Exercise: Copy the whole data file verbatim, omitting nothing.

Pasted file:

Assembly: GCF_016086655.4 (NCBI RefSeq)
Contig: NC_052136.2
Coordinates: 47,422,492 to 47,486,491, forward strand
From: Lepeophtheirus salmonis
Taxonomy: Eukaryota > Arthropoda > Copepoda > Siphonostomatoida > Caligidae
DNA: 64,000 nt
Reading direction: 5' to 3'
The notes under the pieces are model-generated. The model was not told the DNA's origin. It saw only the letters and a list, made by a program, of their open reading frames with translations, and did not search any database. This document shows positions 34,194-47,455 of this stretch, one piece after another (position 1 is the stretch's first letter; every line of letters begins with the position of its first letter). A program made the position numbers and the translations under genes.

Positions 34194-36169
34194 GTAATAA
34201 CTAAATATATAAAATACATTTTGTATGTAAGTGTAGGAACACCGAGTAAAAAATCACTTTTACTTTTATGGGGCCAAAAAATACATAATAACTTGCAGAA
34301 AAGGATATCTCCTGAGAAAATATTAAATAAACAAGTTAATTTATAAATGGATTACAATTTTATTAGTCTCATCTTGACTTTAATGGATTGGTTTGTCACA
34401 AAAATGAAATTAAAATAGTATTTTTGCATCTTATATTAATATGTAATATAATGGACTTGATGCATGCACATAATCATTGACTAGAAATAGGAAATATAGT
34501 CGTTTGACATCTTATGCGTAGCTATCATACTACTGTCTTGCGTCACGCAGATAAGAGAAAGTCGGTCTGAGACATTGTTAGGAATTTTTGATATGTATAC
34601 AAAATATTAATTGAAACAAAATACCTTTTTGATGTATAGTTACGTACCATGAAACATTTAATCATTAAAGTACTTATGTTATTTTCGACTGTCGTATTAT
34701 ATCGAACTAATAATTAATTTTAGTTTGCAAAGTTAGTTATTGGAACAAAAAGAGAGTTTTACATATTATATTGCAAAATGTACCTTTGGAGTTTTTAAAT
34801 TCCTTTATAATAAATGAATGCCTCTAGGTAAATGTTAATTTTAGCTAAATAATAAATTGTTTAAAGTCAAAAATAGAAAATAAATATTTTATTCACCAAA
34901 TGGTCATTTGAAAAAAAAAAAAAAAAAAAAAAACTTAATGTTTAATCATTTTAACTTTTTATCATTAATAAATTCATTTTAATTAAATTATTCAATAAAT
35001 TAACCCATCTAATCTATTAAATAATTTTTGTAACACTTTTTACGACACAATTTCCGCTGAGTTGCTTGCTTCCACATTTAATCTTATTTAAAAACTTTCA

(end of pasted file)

Assembly: GCF_016086655.4 (NCBI RefSeq)
Contig: NC_052136.2
Coordinates: 47,422,492 to 47,486,491, forward strand
From: Lepeophtheirus salmonis
Taxonomy: Eukaryota > Arthropoda > Copepoda > Siphonostomatoida > Caligidae
DNA: 64,000 nt
Reading direction: 5' to 3'
The notes under the pieces are model-generated. The model was not told the DNA's origin. It saw only the letters and a list, made by a program, of their open reading frames with translations, and did not search any database. This document shows positions 34,194-47,455 of this stretch, one piece after another (position 1 is the stretch's first letter; every line of letters begins with the position of its first letter). A program made the position numbers and the translations under genes.

Positions 34194-36169
34194 GTAATAA
34201 CTAAATATATAAAATACATTTTGTATGTAAGTGTAGGAACACCGAGTAAAAAATCACTTTTACTTTTATGGGGCCAAAAAATACATAATAACTTGCAGAA
34301 AAGGATATCTCCTGAGAAAATATTAAATAAACAAGTTAATTTATAAATGGATTACAATTTTATTAGTCTCATCTTGACTTTAATGGATTGGTTTGTCACA
34401 AAAATGAAATTAAAATAGTATTTTTGCATCTTATATTAATATGTAATATAATGGACTTGATGCATGCACATAATCATTGACTAGAAATAGGAAATATAGT
34501 CGTTTGACATCTTATGCGTAGCTATCATACTACTGTCTTGCGTCACGCAGATAAGAGAAAGTCGGTCTGAGACATTGTTAGGAATTTTTGATATGTATAC
34601 AAAATATTAATTGAAACAAAATACCTTTTTGATGTATAGTTACGTACCATGAAACATTTAATCATTAAAGTACTTATGTTATTTTCGACTGTCGTATTAT
34701 ATCGAACTAATAATTAATTTTAGTTTGCAAAGTTAGTTATTGGAACAAAAAGAGAGTTTTACATATTATATTGCAAAATGTACCTTTGGAGTTTTTAAAT
34801 TCCTTTATAATAAATGAATGCCTCTAGGTAAATGTTAATTTTAGCTAAATAATAAATTGTTTAAAGTCAAAAATAGAAAATAAATATTTTATTCACCAAA
34901 TGGTCATTTGAAAAAAAAAAAAAAAAAAAAAAACTTAATGTTTAATCATTTTAACTTTTTATCATTAATAAATTCATTTTAATTAAATTATTCAATAAAT
35001 TAACCCATCTAATCTATTAAATAATTTTTGTAACACTTTTTACGACACAATTTCCGCTGAGTTGCTTGCTTCCACATTTAATCTTATTTAAAAACTTTCA